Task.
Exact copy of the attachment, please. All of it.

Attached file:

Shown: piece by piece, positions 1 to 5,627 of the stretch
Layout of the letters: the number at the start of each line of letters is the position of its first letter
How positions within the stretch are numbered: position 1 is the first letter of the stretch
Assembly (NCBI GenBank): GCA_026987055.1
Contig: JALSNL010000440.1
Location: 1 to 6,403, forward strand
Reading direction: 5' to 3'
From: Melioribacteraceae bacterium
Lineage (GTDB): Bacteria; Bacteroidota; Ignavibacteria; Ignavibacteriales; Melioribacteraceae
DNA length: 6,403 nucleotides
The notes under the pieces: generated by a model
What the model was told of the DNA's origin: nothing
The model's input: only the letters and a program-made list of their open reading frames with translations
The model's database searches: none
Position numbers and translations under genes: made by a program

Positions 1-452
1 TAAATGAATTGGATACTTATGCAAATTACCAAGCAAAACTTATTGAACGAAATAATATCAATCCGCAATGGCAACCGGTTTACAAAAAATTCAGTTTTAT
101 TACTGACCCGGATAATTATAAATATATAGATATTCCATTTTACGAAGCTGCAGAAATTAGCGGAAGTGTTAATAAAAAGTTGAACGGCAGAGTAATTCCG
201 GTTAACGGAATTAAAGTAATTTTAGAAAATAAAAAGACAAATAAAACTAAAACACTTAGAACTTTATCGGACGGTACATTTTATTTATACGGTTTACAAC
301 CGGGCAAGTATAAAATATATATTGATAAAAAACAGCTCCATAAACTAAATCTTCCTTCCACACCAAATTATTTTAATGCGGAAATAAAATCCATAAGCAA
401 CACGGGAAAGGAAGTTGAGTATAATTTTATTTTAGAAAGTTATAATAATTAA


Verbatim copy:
Shown: piece by piece, positions 1 to 5,627 of the stretch
Layout of the letters: the number at the start of each line of letters is the position of its first letter
How positions within the stretch are numbered: position 1 is the first letter of the stretch
Assembly (NCBI GenBank): GCA_026987055.1
Contig: JALSNL010000440.1
Location: 1 to 6,403, forward strand
Reading direction: 5' to 3'
From: Melioribacteraceae bacterium
Lineage (GTDB): Bacteria; Bacteroidota; Ignavibacteria; Ignavibacteriales; Melioribacteraceae
DNA length: 6,403 nucleotides
The notes under the pieces: generated by a model
What the model was told of the DNA's origin: nothing
The model's input: only the letters and a program-made list of their open reading frames with translations
The model's database searches: none
Position numbers and translations under genes: made by a program

Positions 1-452
1 TAAATGAATTGGATACTTATGCAAATTACCAAGCAAAACTTATTGAACGAAATAATATCAATCCGCAATGGCAACCGGTTTACAAAAAATTCAGTTTTAT
101 TACTGACCCGGATAATTATAAATATATAGATATTCCATTTTACGAAGCTGCAGAAATTAGCGGAAGTGTTAATAAAAAGTTGAACGGCAGAGTAATTCCG
201 GTTAACGGAATTAAAGTAATTTTAGAAAATAAAAAGACAAATAAAACTAAAACACTTAGAACTTTATCGGACGGTACATTTTATTTATACGGTTTACAAC
301 CGGGCAAGTATAAAATATATATTGATAAAAAACAGCTCCATAAACTAAATCTTCCTTCCACACCAAATTATTTTAATGCGGAAATAAAATCCATAAGCAA
401 CACGGGAAAGGAAGTTGAGTATAATTTTATTTTAGAAAGTTATAATAATTAA